Due to [1, Theorem 2.1], the GNT transform of φ exists for all \(0< v<\mu \) and \(\operatorname{Re} ( u ) >\frac{\mu }{\beta }\), where the function φ is either continuous or piecewise continuous on \([ 0,\infty ) \) and for certain given \(K,T,\beta >0\),

$$ \bigl\vert \varphi ( t ) \bigr\vert \leq Kt^{kRe ( \alpha ) }e^{t/\beta }\quad \text{for all }t>T. $$
(3)

Further, it converges uniformly with respect to the transform variable u provided \(\operatorname{Re} ( u ) \geq \alpha >\frac{\mu }{\beta }\). The inversion of the GNT transform is defined by

$$ \varphi ( t ) = \biggl( \frac{t^{m}}{v^{m}}+v^{m} \biggr) ^{ \alpha }L^{-1} \bigl( M_{\alpha ,k} \bigl( \varphi ( t ) \bigr) ( u,v ) \bigr) \biggl( \frac{t}{v} \biggr) ,\quad v \in ( 0,\mu ) $$

provided that the involved integral converges absolutely, where \(L^{-1}\) is the inverse Laplace transform operator. The Mellin-type convolution product of two integrable functions φ and g is defined by [18]

$$ ( \varphi \ominus g ) ( y ) = \int _{0}^{ \infty }\varphi ( x ) g \bigl( yx^{-1} \bigr) \frac{dx}{x} $$
(4)

when the integral part exists. Consequently, the natural properties of this convolution product are due to [19] given by

$$ \begin{aligned}&\varphi \ominus g=g\ominus \varphi , \qquad ( \varphi \ominus g_{1} ) \ominus g_{2}=\varphi \ominus ( g_{1}\ominus g_{2} )\quad \text{and} \\ &\varphi \ominus ( g_{1}+g_{2} ) =\varphi \ominus g_{1}+ \varphi \ominus g_{2}. \end{aligned}$$
(5)

Evaluations of the GNT transform of various special functions, polynomials, and derivatives are computed in the above citations. In this article we derive a convolution theorem and establish sets of generalized functions for the considered GNT transform. In Sect. 1, we have already reviewed certain definitions and preliminaries from literature. In Sect. 2, we derive the convolution theorem and provide auxiliary results to facilitate our next investigations. In Sect. 3, we prove axioms and determine spaces of Boehmians and give the extension of the generalized natural transform to the Boehmian spaces. In Sect. 4, we derive some characteristics of the transform in a sense of generalized functions.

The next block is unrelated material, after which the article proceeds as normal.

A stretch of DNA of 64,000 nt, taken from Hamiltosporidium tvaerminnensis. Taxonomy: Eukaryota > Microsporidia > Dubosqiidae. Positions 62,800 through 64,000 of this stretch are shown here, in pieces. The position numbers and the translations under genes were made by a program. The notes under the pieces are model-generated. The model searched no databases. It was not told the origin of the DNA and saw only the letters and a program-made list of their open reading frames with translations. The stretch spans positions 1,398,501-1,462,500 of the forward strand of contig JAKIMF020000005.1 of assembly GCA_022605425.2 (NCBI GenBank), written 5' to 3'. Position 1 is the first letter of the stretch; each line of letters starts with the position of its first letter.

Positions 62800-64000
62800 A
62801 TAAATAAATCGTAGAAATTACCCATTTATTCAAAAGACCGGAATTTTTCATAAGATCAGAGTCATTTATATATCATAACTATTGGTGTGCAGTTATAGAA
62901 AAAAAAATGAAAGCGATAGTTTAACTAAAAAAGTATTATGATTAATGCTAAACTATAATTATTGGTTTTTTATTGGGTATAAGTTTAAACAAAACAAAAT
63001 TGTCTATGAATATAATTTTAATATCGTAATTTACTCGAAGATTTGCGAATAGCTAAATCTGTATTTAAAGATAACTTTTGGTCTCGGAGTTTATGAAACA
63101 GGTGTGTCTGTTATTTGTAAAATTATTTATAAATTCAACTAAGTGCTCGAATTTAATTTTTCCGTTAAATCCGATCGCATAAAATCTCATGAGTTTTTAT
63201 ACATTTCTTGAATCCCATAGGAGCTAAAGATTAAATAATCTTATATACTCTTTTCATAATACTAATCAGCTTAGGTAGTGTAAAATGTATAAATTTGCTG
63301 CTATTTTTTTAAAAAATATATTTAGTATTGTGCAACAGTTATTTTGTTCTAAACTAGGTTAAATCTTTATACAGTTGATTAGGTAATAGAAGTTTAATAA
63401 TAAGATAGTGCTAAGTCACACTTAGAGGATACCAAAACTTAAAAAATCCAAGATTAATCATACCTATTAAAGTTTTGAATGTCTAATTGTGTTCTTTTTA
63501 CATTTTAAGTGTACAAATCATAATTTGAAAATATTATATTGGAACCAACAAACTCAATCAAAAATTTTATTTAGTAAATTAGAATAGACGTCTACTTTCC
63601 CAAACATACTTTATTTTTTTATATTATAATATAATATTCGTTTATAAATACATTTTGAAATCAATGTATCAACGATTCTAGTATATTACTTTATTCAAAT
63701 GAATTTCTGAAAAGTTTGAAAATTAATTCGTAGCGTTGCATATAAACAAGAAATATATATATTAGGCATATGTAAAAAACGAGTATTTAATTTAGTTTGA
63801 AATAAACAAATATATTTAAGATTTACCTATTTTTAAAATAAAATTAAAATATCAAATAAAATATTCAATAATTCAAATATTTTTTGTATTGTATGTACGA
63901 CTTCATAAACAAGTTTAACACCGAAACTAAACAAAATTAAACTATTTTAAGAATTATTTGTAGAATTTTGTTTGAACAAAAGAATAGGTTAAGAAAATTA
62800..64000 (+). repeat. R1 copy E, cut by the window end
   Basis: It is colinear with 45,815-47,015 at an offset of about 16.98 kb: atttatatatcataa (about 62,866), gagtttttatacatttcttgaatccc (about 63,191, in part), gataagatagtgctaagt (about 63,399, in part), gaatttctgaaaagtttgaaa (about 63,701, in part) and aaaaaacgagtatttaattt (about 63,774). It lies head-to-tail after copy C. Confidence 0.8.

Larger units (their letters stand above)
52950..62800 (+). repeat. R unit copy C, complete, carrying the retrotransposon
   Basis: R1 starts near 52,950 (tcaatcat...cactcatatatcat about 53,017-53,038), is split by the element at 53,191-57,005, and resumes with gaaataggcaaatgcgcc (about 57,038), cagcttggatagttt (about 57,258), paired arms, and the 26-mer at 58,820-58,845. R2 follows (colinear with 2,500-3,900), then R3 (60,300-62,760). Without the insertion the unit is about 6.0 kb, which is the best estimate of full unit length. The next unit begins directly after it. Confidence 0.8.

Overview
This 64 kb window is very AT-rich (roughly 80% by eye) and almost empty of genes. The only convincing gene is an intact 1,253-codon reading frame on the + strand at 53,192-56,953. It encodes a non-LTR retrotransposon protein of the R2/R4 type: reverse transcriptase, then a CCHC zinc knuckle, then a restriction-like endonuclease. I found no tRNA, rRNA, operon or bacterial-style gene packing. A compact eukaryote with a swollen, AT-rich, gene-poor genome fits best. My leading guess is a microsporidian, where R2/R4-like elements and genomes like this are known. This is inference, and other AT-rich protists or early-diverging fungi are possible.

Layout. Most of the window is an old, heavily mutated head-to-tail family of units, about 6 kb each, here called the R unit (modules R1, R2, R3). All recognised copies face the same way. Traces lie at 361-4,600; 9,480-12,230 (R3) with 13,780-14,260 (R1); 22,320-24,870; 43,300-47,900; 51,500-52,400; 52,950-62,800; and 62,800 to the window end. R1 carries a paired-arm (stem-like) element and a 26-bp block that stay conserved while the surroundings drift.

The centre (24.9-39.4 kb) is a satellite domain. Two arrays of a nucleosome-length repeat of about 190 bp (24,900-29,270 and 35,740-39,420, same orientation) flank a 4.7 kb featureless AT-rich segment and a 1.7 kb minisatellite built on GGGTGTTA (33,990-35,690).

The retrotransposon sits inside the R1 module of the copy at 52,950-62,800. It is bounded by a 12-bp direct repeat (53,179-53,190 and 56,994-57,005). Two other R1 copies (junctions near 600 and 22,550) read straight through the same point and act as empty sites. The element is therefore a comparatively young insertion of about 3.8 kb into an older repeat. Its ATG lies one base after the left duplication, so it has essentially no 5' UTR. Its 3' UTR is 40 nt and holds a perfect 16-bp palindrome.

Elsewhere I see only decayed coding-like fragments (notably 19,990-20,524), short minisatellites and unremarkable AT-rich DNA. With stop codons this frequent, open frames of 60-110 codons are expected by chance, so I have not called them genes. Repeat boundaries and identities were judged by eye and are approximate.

Convolution theorem and auxiliary results

To proceed in this study, we denote by \(L^{1} ( \mathbb{R}_{+}^{2} ) \) the Lebesgue space of integrable functions over \(\mathbb{R}_{+}^{2}=\mathbb{R}_{+}\times \mathbb{R}_{+}\), \(\mathbb{R}_{+}= ( 0,\infty ) \) and by \(C^{\infty } ( \mathbb{R}_{+} ) \) the Schwartz space of smooth functions of compact supports over \(\mathbb{R}_{+}\). On the basis of the convolution product , we present a convolution formula that is very useful in the sequel.

Definition 1

Let \(k\in \mathbb{Z}_{+}\) and \(\alpha \in \mathbb{C}\) such that \(\operatorname{Re} ( \alpha ) \geq 0\). We denote by the integral equation

$$ ( \psi \oplus \varphi ) ( u,v ) = \int _{0}^{\infty }\varphi ( x ) \psi ( \sqrt{x}u,\sqrt{x}v ) \frac{d_{x}}{x^{k\alpha }} $$
(6)

provided the right-hand side of the above equation exists for every \(u>0\) and \(v>0\).

By taking into account Eq. (4) and Eq. (6), we derive a convolution theorem as follows.

Theorem 2

Let \(\varphi \in L^{1} ( \mathbb{R}_{+} ) \), \(k\in \mathbb{Z}_{+}\), and \(\alpha \in \mathbb{C}\) such that \(\operatorname{Re} ( \alpha ) \geq 0\). Then we have

$$ M_{\alpha ,k} ( \varphi \ominus g ) =\varphi \oplus M_{ \alpha ,k}g $$

for every \(g\in C^{\infty } ( \mathbb{R}_{+} ) \).

Proof

Let \(\varphi \in L^{1} ( \mathbb{R}_{+} ) \), \(k\in \mathbb{Z}_{+}\), and \(\alpha \in \mathbb{C}\) such that \(\operatorname{Re} ( \alpha ) \geq 0\). Then invoking Eq. (4), Eq. (1) gives

$$ M_{\alpha ,k} ( \varphi \ominus g ) ( u,v ) =v^{-k \alpha -1} \int _{0}^{\infty } \frac{e^{-\frac{u}{v}y}}{ ( y^{k}+v^{k} ) ^{\alpha }} \int _{0}^{\infty }\varphi ( x ) g \bigl( yx^{-1} \bigr) \frac{dx}{x}\,dy. $$

Therefore, Fubini’s theorem leads to

$$ M_{\alpha ,k} ( \varphi \ominus g ) ( u,v ) =v^{-k \alpha -1} \int _{0}^{\infty }\varphi ( x ) \int _{0}^{\infty } \frac{e^{-\frac{u}{v}y}}{ ( y^{k}+v^{k} ) ^{\alpha }}g \bigl( yx^{-1} \bigr)\,dy \frac{dx}{x}. $$
(7)

By using the change of variables \(y=zx\), along with simple computations, we get